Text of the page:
Updated: Sep 30, 2020
The conversations I have with parents about Parenting Arrangements and solutions are deep, and varied. As with so many aspects of this beautiful, complex work with people, the answers to the questions above are full of nuance and individuality.
How could I give quick, broad-brush answers, when:
Each family is unique.
Each child is unique.
The challenges and skills and strengths that you bring to your situation mean that your particular solutions will also be unique.
More often than not, my answers to these questions consist of a list of possible scenarios and factors to consider. So that's what I'm aiming to give you today, as we look at the question of AGE, and its impact on parenting arrangements. I hope that this will help you to fit your own particular needs, values, and experiences into the picture, and create something that works for you, and for your one-of-a-kind little ones.
Do you think this is a good idea for a [4*] year old?
*Insert any given age [here].
This questions comes up a lot, and I totally understand why. It's actually based in solid parenting knowledge and backed up by research - different solutions DO work for children at different ages. People often start their Parenting Plan journey by googling living arrangements according to age groups, and this can be a good starting point.
You wouldn't ask a 6-month old to spend a week away from their primary carer, but this is much more normal and realistic for a 12 year old.
You wouldn't arrange for a 15 year old to go to story time at the library for short visits with their parent, but this would be totally appropriate for a 2 year old.
But that is often where the simple answer ends. Ages and developmental stages are important. And general, high-level, overarching principles are great, and helpful, but if you want to make a plan that's really comfortable and secure for your child, you will want to factor in a few more things:
How long have you been separated, how is your child going with the separation process, and how long have you had a stable plan in place already?
When you're making this plan, consider how secure your child is currently feeling - is it a fairly new separation, is your 4 year old struggling with the new demands of going back and forth between homes, and have you still not managed to keep a plan in place for longer than 3 weekends?
Then, you might want to take a step back from where you think a child of their age "should" be at. Slowing it down a little, sticking with whatever works for now, could give your child a chance to adjust.
On the other hand, a four year old who has been going between two homes, on the same schedule, for 2 years, and feels supported by two loving, open, co-operative parents, can probably cope with a plan that stretches his comfort zone a little.
How does your little one see you working together as parents?
I did just touch on this one, but to be specific, the higher your level of communication, and the lower your level of conflict, the more you can ask your child to manage, in terms of your parenting plan.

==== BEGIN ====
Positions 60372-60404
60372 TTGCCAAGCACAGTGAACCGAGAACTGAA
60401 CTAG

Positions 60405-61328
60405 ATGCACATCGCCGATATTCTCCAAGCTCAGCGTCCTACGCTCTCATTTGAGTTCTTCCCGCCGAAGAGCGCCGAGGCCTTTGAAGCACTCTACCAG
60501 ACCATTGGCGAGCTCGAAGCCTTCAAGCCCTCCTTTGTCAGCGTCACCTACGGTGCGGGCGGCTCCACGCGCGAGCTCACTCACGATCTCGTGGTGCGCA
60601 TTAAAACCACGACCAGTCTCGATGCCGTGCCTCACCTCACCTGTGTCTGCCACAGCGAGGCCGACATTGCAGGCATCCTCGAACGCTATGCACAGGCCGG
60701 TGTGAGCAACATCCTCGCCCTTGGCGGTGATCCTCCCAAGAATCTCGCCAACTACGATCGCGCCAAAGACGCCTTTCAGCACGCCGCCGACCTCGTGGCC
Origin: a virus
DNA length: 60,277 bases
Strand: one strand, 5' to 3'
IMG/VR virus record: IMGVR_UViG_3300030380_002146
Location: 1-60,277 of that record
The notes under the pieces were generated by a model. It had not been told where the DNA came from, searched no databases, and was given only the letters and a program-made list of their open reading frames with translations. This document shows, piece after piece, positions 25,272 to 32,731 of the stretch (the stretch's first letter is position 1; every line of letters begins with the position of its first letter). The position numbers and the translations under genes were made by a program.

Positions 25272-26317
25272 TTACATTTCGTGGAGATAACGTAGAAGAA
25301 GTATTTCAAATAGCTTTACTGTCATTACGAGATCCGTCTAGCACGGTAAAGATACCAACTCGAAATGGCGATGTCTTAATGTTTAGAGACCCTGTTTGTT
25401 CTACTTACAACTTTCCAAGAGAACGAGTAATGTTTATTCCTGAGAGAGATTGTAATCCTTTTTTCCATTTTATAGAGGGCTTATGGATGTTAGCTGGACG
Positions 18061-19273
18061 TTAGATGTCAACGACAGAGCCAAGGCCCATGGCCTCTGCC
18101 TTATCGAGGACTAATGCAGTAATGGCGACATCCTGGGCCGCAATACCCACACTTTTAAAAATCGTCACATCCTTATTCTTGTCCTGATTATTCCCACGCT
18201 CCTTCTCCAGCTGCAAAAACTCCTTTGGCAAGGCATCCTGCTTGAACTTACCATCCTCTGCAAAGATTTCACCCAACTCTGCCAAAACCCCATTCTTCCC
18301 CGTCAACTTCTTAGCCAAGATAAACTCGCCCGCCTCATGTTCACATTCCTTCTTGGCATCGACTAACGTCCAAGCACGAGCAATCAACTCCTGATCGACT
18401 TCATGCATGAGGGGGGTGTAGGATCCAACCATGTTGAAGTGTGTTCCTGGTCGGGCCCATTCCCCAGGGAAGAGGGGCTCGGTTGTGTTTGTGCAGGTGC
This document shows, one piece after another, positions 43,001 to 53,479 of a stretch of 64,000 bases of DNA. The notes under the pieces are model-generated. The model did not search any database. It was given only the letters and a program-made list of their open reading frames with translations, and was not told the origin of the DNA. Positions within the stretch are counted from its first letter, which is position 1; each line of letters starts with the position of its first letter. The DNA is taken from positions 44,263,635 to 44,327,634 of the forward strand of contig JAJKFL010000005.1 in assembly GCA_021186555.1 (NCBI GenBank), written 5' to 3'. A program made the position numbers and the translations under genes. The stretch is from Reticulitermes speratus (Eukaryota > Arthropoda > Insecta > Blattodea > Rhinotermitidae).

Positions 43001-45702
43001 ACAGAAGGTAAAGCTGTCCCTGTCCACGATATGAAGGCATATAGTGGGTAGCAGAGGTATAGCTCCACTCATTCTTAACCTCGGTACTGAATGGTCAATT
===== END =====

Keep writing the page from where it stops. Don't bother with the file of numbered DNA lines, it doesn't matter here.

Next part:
The old adage is absolutely true: poor long-term outcomes for children are not related to divorce itself. The damage is done by ongoing, unresolved conflict, and violence that spills over into their daily lives.
So, think about the amount of resources - their own little bucket of emotional stability, patience, understanding, and resilience - that they are using to survive going back and forth between their parents. How much of their bucket are they using up on behalf of their parents, in peace-making, message-carrying, and secret-keeping?
Now, picture how much is still left in their bucket at the end of the week. This is what they are using to
pay attention at school,
learn their times tables,
make meaningful friendships,
remember their soccer shoes,
get to the bus stop on time,
be patient with their sister,
motivate themselves to get dressed in the morning,
and so much more.
If there is still anything left, you may just be able to expect them to adjust to a more demanding parenting arrangement, and still hold it together.
Are there any other challenges, or protective factors, which could affect your little one's ability to adjust?
These challenges would include any developmental or learning challenges, physical or medical needs, and even personality traits like sensitivity or a pre-disposition towards anxiety and separation difficulties.
Protective factors are things like: travelling back and forth with an older sibling who is mature and capable, with whom your little one has a strong attachment; or regular contact with a grandparent who is a consistent, warm and trusted part of their routine; or a weekly dinner with both parents where their feelings are respected and there is a shared commitment to child-focused co-parenting.
So, that should give you some sliding scales to work from when you're figuring out arrangements that will suit your little one at any given age.
Did this post answer any questions that you were asking yourself about your parenting plan? Is there anything I didn't mention that you were hoping I would? Email me (email@example.com) or leave a comment here on the blog to connect.